top of page

Wildfire Recovery



Practical Do’s and Don’t’s

Adapted from a List by a Retired Firefighter

  • Receipts- keep a detailed list of EVERYTHING you spend starting the day of the fires. Even if you're not sure if insurance will reimburse you, still keep track.

  • Emotional Trauma-  You need support, someone to talk to.  Reach out to any religious orgs you're affiliated with (or even that you're not affiliated with) who may have trained professionals to help listen in times of crisis

  • Drink extra water, get rest, and do your normal exercise routine if you possibly can.  See your doctor early if you are not feeling well, and take your blood pressure. Also for diabetics, take blood sugar readings more often and be sure to eat regular pre-fire portions or reduce insulin, as your dosage is anticipating regular meal quantities and may need to be adjusted. 

  • Keep an organized Folder, including one on your smart phone or tablet.  When you go to meetings for insurance, FEMA, etc to get financial assistance you NEED to have these things in order, otherwise they'll push you to the back of the line or even disrupt your case. Get a folder or binder of some sort and label the following categories:

       1.    FEMA

       2.    Medical

       3.    Red-cross

       4.    Insurance

       5.    General: 

              a. SSN, Medicare, other types of random docs and things you need to write down

       6.    Receipts: literally EVERY receipt. You may want to bundle these by week 

       7.    Will help when you go to meetings to rebuild

  • Make a list room by room of your house and list the items that were in there because in a few short weeks, memories fade. If any part of your house is standing, you can walk the property interior write down what was in each room. If nothing is standing, walk through mentally; if you have a floor plan somewhere or photographs, these will help.   It is guaranteed you will not remember well as time goes on, (even if you think you will remember) so doing this is very important. In the Sandy hurricane and damage in NY, many many people waited too long to make this list and after a few weeks could not remember half of what was in each room (likely b/c of the emotional trauma).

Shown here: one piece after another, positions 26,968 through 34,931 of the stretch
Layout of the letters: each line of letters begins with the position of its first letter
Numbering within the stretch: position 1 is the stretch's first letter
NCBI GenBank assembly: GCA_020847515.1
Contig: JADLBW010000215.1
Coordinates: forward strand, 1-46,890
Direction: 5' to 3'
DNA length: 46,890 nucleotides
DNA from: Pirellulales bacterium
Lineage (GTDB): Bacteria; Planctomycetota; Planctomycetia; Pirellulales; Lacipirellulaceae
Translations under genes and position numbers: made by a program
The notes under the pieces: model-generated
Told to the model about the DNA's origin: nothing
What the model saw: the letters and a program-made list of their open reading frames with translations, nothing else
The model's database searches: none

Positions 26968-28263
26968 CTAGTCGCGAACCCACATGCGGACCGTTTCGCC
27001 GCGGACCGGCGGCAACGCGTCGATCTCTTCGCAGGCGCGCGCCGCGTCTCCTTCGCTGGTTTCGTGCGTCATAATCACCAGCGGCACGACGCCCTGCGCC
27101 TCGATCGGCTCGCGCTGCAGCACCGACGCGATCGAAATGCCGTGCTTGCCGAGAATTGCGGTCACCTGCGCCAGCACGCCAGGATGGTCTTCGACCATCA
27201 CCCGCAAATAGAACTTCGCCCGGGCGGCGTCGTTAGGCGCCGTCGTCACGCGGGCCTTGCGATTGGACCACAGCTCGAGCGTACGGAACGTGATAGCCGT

• Call us, or call some lawyer you trust, to discuss options and alternatives and get additional information. 

  • Call your financial advisor to discuss options and alternatives as well. 

  • Bonds, financial certificates (stock certs) and other paperwork 

       a. For damaged money contact the US Treasury Department 

       b. Contact 1-800 number for stocks and SSN docs and Medicare 

  • Register with the Red Cross

  • Stay tuned to social media to see what is available from FEMA, religious groups, foundations, etc, that will listen to people case by case about assistance once we have filing number (insurance and FEMA) to see what is needed to rebuild and help with financial assistance. 

  • Watch social media for other resources and support in the community. Everyone will be stronger together! 

  • Don’t sign anything without talking to a good lawyer you trust.  Especially don’t sign off on being paid in full by your insurance company.   There may be things that seem obvious, but aren’t.  

  • If you have any physical injury at all, even if small, (examples could be asthma flare up or needed new medicine or any physical implications from ash or smoke), please do  go to the doctor.   If you have anything that you might be experiencing, it is important, so keep notes and records of it.

bottom of page